The Javadoc makes it easier to understand the test, but also smells. There is no guarantee that the javadoc resembles the tree structure build in Java code. The test is copied as a starting point for a new test. The tree structure changes but the javadoc is forgotten to update.

But then again the Javadoc is easy to understand. The idea to use the Javadoc form of writing down the tree was born. If somehow the drawing could be used to build the tree instead of the java code.
A TaxonomyDrawingBuilder class was created that takes a string representing the tree and exposes some getter methods to get the root tree nodes or all the tree nodes of the tree.
This class soon became crucial for all the tree unit tests. So thoroughly unit testing of the class itself was required. If it would contain an error all test based on the new builder could be wrong and so all the tree code.

The following code snippet demonstrates how the drawing builder can be used.
[sourcecode language="Java"] String treeDrawing =
+ " |-[Node2]"
+ " |-[Node2]"
+ " |-[ChildOfNode2]"
TaxonomyDrawingBuilder builder = TaxonomyDrawingBuilder.newInstance(treeDrawing);
TreeNode treeNode1 = builder.getRootTreeNode(0);

The taxonomy drawing was initially still missing some details like the place holder type or the taxonomy type. But soon more and more attributes where added to the TaxonomyDrawingBuilder.

At the moment a more complicated tree structure could like this.
[sourcecode language="Java"] String taxDrawing =
+ " |-[Combo1 > Node2 && Node1]\n"
+ "[Node2::SKL!P]\n"
+ " |-[Combo2 = Node2 && Node1]"
+ " |-[ > Node1]";

This may look a bit complicated but after you get used to the syntax it is very easy to create the tree structure you need for your test. Making mistakes in setting up the tree are minimal. The TaxonomyDrawingBuilder validates the tree and gives informative errors when the drawing is incorrect.
One of the current problems we have is that Java does not support multiline strings. This makes use of the ‘+’ operator and the ‘\n’ character. But the real problem is the Eclipse formatter. It puts all the tree nodes on one line like this:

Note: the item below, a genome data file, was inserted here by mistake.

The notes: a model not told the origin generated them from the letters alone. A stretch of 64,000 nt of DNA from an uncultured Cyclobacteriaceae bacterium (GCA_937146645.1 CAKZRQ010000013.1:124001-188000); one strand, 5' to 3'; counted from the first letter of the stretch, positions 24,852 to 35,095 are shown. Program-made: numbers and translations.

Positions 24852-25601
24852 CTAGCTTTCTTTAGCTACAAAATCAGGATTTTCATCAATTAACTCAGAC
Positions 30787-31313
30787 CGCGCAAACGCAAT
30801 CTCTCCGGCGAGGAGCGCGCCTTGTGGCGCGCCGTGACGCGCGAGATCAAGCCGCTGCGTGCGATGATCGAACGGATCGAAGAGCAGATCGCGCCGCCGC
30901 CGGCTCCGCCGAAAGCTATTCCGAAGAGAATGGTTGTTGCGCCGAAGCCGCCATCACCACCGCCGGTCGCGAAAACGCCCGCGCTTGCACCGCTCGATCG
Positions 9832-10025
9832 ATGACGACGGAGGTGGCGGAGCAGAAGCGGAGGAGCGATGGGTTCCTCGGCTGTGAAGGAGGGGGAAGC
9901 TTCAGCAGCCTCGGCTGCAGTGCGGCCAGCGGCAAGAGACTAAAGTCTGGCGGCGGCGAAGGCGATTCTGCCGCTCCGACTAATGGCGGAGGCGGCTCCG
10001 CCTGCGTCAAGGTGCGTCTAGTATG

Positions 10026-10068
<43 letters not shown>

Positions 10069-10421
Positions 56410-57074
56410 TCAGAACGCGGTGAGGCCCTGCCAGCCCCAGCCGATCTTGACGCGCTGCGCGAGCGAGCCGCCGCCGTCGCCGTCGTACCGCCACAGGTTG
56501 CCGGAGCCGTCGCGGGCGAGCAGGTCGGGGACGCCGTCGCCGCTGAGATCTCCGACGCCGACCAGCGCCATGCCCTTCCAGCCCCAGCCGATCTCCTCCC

[sourcecode language="Java"] String taxDrawing = "[Node1]\n" + " |-[Node2]\n" + " |-[Node3]\n" + " |-[Node4]\n";

This again makes the drawing unreadable. For this reason an empty comment is put on each tree node line. This way the Eclipse formatter will not mess up the tree drawing.

With the use of the TaxonomyDrawingBuilder the drag and drop test can now be written as follows:
[sourcecode language="Java"] @Test
public void executeDragAndDropInNormalMode() {
String taxDrawing = "" //
+ "[Node1!N]\n" //
+ " |-[Node2::SKL]" //
+ " |-[Node3]";

TaxonomyDrawingBuilder builder = TaxonomyDrawingBuilder.newInstance(taxDrawing);
TreeNode treeNode2 = builder.getRootNode(0).getChild(0);
TreeNode treeNode3 = builder.getRootNode(0).getChild(1);

taxonomyDragAndDropBean.executeDragAndDrop(treeNode2, treeNode3);

assertThat(treeNode3.getChildren(), hasSize(1));

The test is now fun to make and easy to read. Our functional designers can now understand our trees and maybe someday the user stories will also be written using the ASCII DSL.


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1 Comment

  1. That is interesting stuff Alan. Have you considered JSON as a notation for the tree-structure? Or is that not rich enough? (using JSON your TaxonomyDrawingBuilder could perhaps leverage existing JSON libraries).


    Do you by any chance have code to render a tree structure in memory in the drawing syntax that you have adopted – perhaps as output from failed tests? Or to compare expected with actual tree structure?


    Sounds like an intreresting and complex project you are working on! Good luck.